Seminars & Colloquia
"What Google Glass means for the future of photography"
Monday October 28, 2013 04:00 PM
Location: 3211, EBII NCSU Centennial Campus
(Visitor parking instructions)
This talk is part of the Triangle Computer Science Distinguished Lecturer Series
Although head-mounted cameras (and displays) are not new, Google Glass has the potential to make these devices commonplace. This has implications for the practice, art, and uses of photography. So what's different about doing photography with Glass? First, Glass doesn't work like a conventional camera; it's hands-free, point-of-view, always available, and instantly triggerable. Second, Glass facilitates different uses than a conventional camera: recording documents, making visual todo lists, logging your life, and swapping eyes with other Glass users. Third, Glass will be an open platform, unlike most cameras. This is not easy, because Glass is a heterogeneous computing platform, with multiple processors having different performance, efficiency, and programmability. The challenge is to invent software abstractions that allow control over the camera as well as access to these specialized processors. Finally, devices like Glass that are head-mounted and perform computational photography in real time have the potential to give wearers 'superhero vision', like seeing in the dark, or magnifying subtle motion or changes. If such devices can also perform computer vision in real time and are connected to the cloud, then they can do face recognition, live language translation, and information recall. The hard part is not imagining these capabilities, but deciding which ones are feasible, useful, and socially acceptable.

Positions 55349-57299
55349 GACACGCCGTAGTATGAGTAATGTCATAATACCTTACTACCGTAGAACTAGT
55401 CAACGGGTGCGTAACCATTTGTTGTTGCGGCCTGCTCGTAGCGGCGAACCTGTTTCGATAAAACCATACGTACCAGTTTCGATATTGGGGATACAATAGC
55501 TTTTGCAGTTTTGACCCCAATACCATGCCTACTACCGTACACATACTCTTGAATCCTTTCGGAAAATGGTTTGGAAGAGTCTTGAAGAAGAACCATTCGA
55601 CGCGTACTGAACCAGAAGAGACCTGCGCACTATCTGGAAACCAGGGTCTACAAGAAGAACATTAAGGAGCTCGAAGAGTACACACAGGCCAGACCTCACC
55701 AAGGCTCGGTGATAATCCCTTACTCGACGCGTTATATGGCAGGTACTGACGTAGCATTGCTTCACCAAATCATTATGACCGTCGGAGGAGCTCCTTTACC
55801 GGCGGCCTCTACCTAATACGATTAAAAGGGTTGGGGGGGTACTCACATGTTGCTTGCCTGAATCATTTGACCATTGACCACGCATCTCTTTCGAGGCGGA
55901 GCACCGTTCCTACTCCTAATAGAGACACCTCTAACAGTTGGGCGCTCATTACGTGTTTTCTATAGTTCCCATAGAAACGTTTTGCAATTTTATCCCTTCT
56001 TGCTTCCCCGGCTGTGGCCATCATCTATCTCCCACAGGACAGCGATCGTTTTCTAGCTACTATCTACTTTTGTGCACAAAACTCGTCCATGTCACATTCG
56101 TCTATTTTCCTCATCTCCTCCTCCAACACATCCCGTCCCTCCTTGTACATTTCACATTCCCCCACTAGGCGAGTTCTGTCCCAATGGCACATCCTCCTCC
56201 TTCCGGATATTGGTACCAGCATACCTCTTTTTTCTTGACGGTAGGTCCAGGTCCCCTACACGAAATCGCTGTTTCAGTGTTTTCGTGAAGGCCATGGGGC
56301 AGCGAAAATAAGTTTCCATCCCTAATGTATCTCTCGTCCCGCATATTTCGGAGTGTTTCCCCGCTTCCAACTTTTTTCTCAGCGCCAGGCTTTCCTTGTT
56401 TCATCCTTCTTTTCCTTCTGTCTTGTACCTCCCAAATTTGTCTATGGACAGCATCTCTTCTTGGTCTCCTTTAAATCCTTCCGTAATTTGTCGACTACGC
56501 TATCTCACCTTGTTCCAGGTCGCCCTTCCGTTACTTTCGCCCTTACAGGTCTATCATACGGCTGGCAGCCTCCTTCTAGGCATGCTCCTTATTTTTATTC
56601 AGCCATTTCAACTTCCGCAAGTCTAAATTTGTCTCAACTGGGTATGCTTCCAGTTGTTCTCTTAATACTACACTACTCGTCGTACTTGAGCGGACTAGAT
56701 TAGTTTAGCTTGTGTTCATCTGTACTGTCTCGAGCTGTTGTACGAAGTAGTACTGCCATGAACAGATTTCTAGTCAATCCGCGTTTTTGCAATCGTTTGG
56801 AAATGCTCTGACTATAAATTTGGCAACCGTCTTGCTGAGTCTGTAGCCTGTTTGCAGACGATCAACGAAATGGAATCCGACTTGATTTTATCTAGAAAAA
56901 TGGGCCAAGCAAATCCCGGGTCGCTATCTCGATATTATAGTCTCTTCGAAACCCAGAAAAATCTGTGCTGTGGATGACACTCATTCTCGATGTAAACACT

Marc Levoy is the VMware Founders Professor of Computer Science at Stanford University, with a joint appointment in the Department of Electrical Engineering. He received degrees in Architecture from Cornell University in 1976 and 1978 and a PhD in Computer Science from the University of North Carolina in 1989. In previous lives he worked on computer-assisted cartoon animation (1970s), volume rendering (1980s), and 3D scanning (1990s). His current interests include light field sensing and display, computational photography, and computational microscopy. At Stanford he teaches computer graphics, photography, and the science of art. Outside of academia, Levoy co-designed the Google book scanner, launched Google's Street View project, and currently works on Google's Project Glass. He is a NSF Presidential Young Investigator, 1996 winner of the SIGGRAPH Achievement award, and a fellow of the ACM.
Host: Anselmo Lastra, Computer Science, UNC-Chapel Hill